Energy price worries, double-digit inflation, strikes, war and a new government — there’s a lot going on right now, and it’s all beginning to sap the confidence of sellers and buyers.
The market is still robust, with Halifax this month reporting that house prices are 11.5 per cent higher than a year ago, and the typical home now costs a record £294,260.
But some potential sellers aren’t convinced and believe it’s better to wait until spring to see if buyer confidence returns.
Holding off: The housing market remains robust, but some potential sellers aren’t convinced, and believe it’s better to wait until spring to see if buyer confidence returns
Of course, the cuts to stamp duty that Prime Minister Liz Truss and Chancellor Kwasi Kwarteng have announced may change a few minds.
But research by savings website VoucherCodes suggests that rising costs have forced 11 per cent of all potential buyers to delay by at least a year.
And a separate study by Nationwide Building Society says seven in ten would-be first-time buyers are putting their plans on ice for some months at least.
So if you’re looking to sell and prevent your home from languishing on the market for months on end, it may be best to spend the next six months getting into pole position for the market in 2023.
Here are our ten top tips…
1. Take top-quality photos
Choose your estate agent now and make sure they take photographs of your home as soon as possible, while the weather is still relatively good.
Then it will look its best regardless of when you decide to list it — and you can choose to start marketing at short notice if the conditions are right.
2. Help your buyer
‘Create a pack including everything you can to reassure buyers and cut delays,’ says Clare Coode, an agent with Stacks Property Search, a buying agency.
‘This should include, for example, a certificate for your wood burner, up-to-date electrical certificates, planning permissions, building regulation sign-offs, information about ownership of boundary walls and documents related to access and rights of way.’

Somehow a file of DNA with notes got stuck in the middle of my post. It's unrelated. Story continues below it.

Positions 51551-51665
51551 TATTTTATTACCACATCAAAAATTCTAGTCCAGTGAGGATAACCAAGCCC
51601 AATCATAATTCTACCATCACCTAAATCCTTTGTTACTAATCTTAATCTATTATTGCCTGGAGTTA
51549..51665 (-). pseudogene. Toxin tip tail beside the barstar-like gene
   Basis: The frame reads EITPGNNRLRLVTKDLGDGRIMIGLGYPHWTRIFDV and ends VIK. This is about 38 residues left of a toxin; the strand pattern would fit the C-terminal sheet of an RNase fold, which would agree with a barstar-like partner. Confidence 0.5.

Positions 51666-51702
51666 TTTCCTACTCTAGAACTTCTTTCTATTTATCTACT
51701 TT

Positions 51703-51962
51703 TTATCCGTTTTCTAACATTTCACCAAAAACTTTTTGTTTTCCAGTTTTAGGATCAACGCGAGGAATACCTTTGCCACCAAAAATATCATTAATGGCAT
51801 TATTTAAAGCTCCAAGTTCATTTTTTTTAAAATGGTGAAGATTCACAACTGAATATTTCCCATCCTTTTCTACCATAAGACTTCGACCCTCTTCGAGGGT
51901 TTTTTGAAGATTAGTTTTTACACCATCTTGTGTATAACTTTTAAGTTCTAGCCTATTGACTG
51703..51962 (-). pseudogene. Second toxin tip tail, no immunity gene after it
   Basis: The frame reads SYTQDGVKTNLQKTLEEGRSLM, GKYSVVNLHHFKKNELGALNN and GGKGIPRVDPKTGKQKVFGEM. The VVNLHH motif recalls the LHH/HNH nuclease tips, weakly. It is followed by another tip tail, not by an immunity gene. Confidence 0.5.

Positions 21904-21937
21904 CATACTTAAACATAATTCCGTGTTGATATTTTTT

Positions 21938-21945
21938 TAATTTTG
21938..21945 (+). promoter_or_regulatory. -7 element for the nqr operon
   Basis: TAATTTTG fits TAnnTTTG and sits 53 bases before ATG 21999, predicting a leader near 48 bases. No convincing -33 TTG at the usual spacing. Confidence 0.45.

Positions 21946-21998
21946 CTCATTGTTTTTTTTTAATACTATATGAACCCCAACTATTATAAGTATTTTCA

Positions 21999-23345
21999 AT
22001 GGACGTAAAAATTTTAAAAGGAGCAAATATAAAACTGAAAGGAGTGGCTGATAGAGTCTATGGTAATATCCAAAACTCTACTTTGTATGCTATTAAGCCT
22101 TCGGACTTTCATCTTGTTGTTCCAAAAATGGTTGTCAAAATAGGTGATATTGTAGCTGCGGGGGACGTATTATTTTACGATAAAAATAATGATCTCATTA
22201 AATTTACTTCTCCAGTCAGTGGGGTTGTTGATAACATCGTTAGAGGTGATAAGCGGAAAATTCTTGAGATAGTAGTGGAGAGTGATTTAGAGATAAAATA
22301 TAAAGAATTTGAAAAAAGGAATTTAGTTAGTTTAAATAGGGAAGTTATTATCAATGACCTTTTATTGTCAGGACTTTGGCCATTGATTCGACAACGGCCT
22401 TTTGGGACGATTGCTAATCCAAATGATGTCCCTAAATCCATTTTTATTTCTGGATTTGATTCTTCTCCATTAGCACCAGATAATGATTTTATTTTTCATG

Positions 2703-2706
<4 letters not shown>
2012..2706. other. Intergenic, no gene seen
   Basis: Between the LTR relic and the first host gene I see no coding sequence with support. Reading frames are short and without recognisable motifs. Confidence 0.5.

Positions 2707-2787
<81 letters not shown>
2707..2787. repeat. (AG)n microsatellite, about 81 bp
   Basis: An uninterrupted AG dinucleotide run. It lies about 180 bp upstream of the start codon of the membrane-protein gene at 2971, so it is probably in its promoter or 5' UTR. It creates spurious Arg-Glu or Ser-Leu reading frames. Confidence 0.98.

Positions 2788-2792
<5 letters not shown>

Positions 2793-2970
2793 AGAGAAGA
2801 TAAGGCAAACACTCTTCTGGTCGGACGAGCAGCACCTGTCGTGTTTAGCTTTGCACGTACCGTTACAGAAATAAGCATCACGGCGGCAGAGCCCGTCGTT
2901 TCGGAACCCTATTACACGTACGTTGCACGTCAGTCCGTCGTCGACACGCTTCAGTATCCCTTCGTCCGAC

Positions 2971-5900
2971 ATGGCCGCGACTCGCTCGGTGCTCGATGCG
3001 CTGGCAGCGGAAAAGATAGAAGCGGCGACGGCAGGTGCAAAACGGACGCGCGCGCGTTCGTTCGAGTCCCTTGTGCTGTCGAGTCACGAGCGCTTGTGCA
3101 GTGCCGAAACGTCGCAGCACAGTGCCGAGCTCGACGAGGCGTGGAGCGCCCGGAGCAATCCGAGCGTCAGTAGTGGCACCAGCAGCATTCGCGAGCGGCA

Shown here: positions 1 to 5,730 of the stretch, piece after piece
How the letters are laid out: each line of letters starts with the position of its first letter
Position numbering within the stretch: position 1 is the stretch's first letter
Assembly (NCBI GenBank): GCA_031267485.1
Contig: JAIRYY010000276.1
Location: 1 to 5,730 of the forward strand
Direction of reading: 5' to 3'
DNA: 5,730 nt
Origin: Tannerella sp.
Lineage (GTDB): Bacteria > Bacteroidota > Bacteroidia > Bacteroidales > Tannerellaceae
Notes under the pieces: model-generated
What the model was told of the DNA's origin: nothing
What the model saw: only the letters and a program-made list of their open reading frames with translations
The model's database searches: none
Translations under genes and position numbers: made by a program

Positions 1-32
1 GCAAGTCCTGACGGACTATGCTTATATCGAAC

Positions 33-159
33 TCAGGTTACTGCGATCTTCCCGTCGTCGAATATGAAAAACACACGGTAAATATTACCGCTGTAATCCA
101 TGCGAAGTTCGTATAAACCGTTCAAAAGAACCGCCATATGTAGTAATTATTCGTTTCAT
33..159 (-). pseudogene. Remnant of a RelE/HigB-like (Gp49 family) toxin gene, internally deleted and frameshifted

3. Fix a mortgage deal
With interest rates rising, and likely to increase for another 18 months according to commentators, securing a competitive multi-year, fixed-rate mortgage in principle now makes sense.
But many of these deals have to be acted upon within a few months, so ensure you’re in a position to buy before the deadline expires.
4. Boost energy efficiency
This is a key issue for buyers, even after Liz Truss introduced a financial package to ease the burden of increased energy costs.
‘Double glazing, improved insulation or a new boiler could be achieved in a few months, and would likely boost both the appeal and asking price of your home,’ says Location, Location, Location star Phil Spencer.
‘There are also solar panels, but these won’t add enough value to recover their cost in the short term.’
5. Update the kitchen
Consumer group the HomeOwners Alliance says the kitchen is worth more per square foot than any other room in the house, so it’s worth making it look tip-top.
Spend autumn and winter refacing the cabinets and smartening up the walls and floor.
But don’t fit a new kitchen — you won’t recover the cost if you sell soon and an installation hitch could derail plans.
6. Be competitive
Try not to pay too much attention to any one house price index, but look at the overall trend and be prepared to set a competitive asking price in the New Year.
Many estate agents say an asking price at the lower end of your expectations will encourage rival buyers to bid against each other — good news for any seller.
And an overly ambitious price may see the home stuck on the market, especially during a cost of living crisis.
7. Try a neutral restyle
Declutter, of course — but do more than that. ‘If your interior is looking a little dated in style, then redecorate in line with current trends,’ says Alex Lyle, director of estate agency Antony Roberts, based in West London.
‘But try not to be too ‘out there’ as this may put off some potential buyers. Likewise, if carpets are looking a little tired, think about replacing them or switching to wooden flooring.’
8. Spruce up the garden
‘Assess how badly the garden suffered from the drought,’ says Josephine Ashby of John Bray Estates, an estate agent based in North Cornwall.
‘Something planted in the autumn should be thriving by spring. Outside space is important, so doing anything to spruce it up will be rewarded.
Fresh gravel, a trellis to hide eyesores, dramatic pots and cleaned-up furniture with pretty cushions are all easy fixes.’
9. Remember the lights
‘Swap old halogen lights for LED fittings,’ says Emma Barkes of Stacks Property Search. ‘These use 80 per cent less energy to produce the same amount of light.
‘Make the change early so you can demonstrate lower winter bills and also to give you time to paint the ceilings, as the fittings will almost certainly be a different size.’
10. Finish old projects
There’s no excuse for outstanding repairs if you have six months to deal with them, but remember that it can take longer than you think to get a tradesman in.
Maintenance firm HelpmeFix says it typically takes four weeks to get a bricklayer or roofer, and at least a week to get a plumber to do a routine boiler check.